A Day in the Life: Angela Bigg, Head of the Diavik Diamond Mine
Bigg is the first woman to lead operations at the Canadian diamond mine.
The decision made Bigg the first female to lead the mine and its 1,100 employees.
She is one of the few women in the world to run a major diamond mine. Her appointment comes at a time when companies are recognizing the benefits of increasing diversity and equity in the workplace, particularly at the highest levels, and the career difficulties often encountered by women and minorities—including those highlighted in a recent report released by Rio Tinto—are being brought to light.
Bigg joined Rio Tinto in 2005, taking jobs in her native Australia as well as Mozambique, South Africa, and now Canada.
In an email Q&A, Bigg detailed a day in her life as the head of Diavik and shared her perspective on being the first woman to hold the role.
National Jeweler: Tell us a bit about yourself, outside of your career at Rio Tinto.
Angela Bigg: I grew up in Darwin, the capital of the Northern Territories in Australia, and I completed all of my education there.
The outdoor lifestyle in the Northern Territory is surprisingly similar to the Northwest Territories in Canada, except for the extreme opposites in temperature.
My first real job was delivering junk mail, or advertising leaflets, with my brother to the suburb that we lived in when I was in primary school.
NJ: Moving on to your career, you started at Rio Tinto in 2005. Were you working in mining before then?
AB: Prior to 2005, I had previously worked in Australia in the financial services industry and for the government.
I had to take some time off due to complications from a surgery and I returned to live with my parents in Darwin for about a year.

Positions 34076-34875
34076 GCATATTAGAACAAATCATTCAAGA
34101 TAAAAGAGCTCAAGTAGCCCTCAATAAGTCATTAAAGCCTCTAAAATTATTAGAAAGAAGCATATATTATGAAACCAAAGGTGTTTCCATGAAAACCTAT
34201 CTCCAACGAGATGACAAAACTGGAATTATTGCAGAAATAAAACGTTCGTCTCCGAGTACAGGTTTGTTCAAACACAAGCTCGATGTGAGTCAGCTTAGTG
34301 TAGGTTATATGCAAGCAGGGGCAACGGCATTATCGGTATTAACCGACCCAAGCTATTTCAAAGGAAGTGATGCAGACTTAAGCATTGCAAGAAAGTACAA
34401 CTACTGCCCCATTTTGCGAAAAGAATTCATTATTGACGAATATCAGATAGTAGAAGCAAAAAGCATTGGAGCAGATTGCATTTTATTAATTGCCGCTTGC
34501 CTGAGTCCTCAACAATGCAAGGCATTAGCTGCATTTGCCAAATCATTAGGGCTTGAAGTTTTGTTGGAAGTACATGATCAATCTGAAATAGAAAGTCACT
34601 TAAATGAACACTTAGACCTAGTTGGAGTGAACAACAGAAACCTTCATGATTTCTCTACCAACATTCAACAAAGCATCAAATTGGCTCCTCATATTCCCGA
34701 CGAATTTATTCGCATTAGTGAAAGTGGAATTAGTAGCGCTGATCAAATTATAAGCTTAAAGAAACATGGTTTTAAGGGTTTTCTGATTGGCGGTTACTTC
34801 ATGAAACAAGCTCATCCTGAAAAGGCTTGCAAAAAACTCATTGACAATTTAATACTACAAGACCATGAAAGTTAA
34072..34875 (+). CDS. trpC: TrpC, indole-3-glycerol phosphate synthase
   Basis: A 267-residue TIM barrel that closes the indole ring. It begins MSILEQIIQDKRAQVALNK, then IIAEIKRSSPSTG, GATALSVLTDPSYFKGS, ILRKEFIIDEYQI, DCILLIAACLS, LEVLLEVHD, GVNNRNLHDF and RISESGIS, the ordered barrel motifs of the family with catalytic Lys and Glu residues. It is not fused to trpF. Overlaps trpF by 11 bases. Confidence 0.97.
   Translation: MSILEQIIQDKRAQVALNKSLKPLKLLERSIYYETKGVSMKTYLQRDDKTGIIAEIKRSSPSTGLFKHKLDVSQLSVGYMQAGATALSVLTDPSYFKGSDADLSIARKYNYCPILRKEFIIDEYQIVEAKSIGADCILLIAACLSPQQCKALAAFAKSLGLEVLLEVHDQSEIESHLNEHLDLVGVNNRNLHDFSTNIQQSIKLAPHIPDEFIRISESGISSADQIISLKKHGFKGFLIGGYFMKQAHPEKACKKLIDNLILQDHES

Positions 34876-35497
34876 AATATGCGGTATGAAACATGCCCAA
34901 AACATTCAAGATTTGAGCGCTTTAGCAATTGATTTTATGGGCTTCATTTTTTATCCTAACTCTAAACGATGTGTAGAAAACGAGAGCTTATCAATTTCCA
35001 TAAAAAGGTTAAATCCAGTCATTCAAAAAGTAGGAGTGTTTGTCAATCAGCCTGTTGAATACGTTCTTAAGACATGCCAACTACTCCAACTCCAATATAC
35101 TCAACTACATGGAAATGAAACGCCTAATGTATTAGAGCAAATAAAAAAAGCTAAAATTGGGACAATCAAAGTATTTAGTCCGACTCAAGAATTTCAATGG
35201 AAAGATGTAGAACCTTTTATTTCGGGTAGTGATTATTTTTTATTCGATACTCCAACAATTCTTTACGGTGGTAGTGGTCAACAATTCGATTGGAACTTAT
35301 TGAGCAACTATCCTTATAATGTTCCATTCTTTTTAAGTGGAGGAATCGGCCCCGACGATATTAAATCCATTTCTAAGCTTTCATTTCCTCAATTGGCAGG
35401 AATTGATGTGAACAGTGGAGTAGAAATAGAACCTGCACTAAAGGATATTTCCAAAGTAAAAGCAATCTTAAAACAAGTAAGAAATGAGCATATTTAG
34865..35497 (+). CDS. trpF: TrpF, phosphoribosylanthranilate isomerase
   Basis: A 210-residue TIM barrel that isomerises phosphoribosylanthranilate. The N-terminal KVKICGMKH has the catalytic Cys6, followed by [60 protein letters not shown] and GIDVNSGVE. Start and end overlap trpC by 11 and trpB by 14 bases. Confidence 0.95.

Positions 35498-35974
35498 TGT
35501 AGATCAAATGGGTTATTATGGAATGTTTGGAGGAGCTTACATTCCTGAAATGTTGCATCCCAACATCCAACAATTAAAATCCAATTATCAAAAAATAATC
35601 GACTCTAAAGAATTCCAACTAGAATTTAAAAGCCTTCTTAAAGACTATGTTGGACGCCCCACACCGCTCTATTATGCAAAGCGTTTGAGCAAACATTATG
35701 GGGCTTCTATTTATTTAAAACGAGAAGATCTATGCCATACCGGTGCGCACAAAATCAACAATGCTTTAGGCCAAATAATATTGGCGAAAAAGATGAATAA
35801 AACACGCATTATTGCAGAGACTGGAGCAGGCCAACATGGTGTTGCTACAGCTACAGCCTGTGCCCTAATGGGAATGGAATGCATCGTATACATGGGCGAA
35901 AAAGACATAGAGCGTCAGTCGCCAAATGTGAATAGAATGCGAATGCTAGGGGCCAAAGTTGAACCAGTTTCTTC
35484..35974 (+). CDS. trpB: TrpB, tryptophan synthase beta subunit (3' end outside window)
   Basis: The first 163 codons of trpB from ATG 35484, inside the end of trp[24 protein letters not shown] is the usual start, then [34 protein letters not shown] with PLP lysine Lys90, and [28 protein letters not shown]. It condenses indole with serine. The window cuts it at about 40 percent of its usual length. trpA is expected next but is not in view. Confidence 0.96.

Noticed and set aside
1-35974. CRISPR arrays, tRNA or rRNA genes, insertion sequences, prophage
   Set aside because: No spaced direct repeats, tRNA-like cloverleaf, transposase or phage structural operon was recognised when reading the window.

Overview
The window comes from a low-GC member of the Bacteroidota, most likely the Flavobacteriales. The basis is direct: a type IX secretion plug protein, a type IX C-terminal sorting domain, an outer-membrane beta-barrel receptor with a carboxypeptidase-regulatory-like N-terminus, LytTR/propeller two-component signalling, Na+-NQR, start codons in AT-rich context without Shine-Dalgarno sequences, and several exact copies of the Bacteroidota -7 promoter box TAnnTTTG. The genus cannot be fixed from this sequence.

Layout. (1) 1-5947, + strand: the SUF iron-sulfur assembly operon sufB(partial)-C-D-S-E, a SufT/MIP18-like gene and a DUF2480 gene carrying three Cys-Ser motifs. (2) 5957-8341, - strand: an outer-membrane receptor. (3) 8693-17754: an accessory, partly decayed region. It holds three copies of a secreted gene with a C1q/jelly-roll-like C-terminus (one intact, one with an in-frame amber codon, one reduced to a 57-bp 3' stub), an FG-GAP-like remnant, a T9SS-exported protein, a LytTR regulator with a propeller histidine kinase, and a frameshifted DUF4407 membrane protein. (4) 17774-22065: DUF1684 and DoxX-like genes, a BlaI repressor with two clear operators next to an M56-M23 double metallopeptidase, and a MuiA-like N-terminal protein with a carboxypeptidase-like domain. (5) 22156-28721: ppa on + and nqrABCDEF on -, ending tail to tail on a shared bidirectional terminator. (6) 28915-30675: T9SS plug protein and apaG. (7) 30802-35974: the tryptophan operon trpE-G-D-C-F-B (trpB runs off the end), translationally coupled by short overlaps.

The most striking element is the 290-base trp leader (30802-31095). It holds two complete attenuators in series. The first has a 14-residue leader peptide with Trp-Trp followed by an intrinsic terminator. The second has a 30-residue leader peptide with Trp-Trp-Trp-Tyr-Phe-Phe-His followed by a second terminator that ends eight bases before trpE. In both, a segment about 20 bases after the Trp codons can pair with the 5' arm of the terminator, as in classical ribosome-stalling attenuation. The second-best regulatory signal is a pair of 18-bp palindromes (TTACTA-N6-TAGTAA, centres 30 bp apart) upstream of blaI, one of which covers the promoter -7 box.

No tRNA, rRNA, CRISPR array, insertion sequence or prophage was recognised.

When I was able to return to work, I moved to Brisbane in Queensland, Australia where there was a good facial rehabilitation program, and I could be near my uncle and grandfather for family support.
NJ: So, why did you choose a career in mining?
AB: In the financial services and securities-dealing sectors, there is a direct tradeoff between someone who “wins” in a transaction and someone who “loses” by the corresponding amount.
I wanted to work in an industry where it was possible for multiple stakeholders to benefit from the activities.
When I was applying for jobs in Brisbane, I targeted three industries: the airlines, technology companies (in the early days of the internet), and the mining sector.
Rio Tinto was the first to offer me a job.
NJ: What is a typical day like for you? Walk us through from the start of your day until you pack it up and head home.
AB: I work both in Yellowknife, where I live, and at the mine site, which is about 300 kilometers (about 186 miles) away and is accessed most of the year only by plane.
When I’m at the mine, I am in my office no later than 6 a.m. The mine is a 24/7 operation and so there is always a lot to catch up on when I arrive in the morning.
I spend much of my time checking in with the teams and talking with employees. COVID-19 has been tough on our employees, as it has been for everyone. They are working away from their families for three weeks at a time and that can take a toll.
We’ve thankfully been able to remain open and provide stable employment throughout the pandemic, while implementing precautions to keep transmission low.
I try to get out in the field and visit various parts of the mine most days. We have both surface and underground operations and some really exciting projects, so I always enjoy getting out and talking with the teams.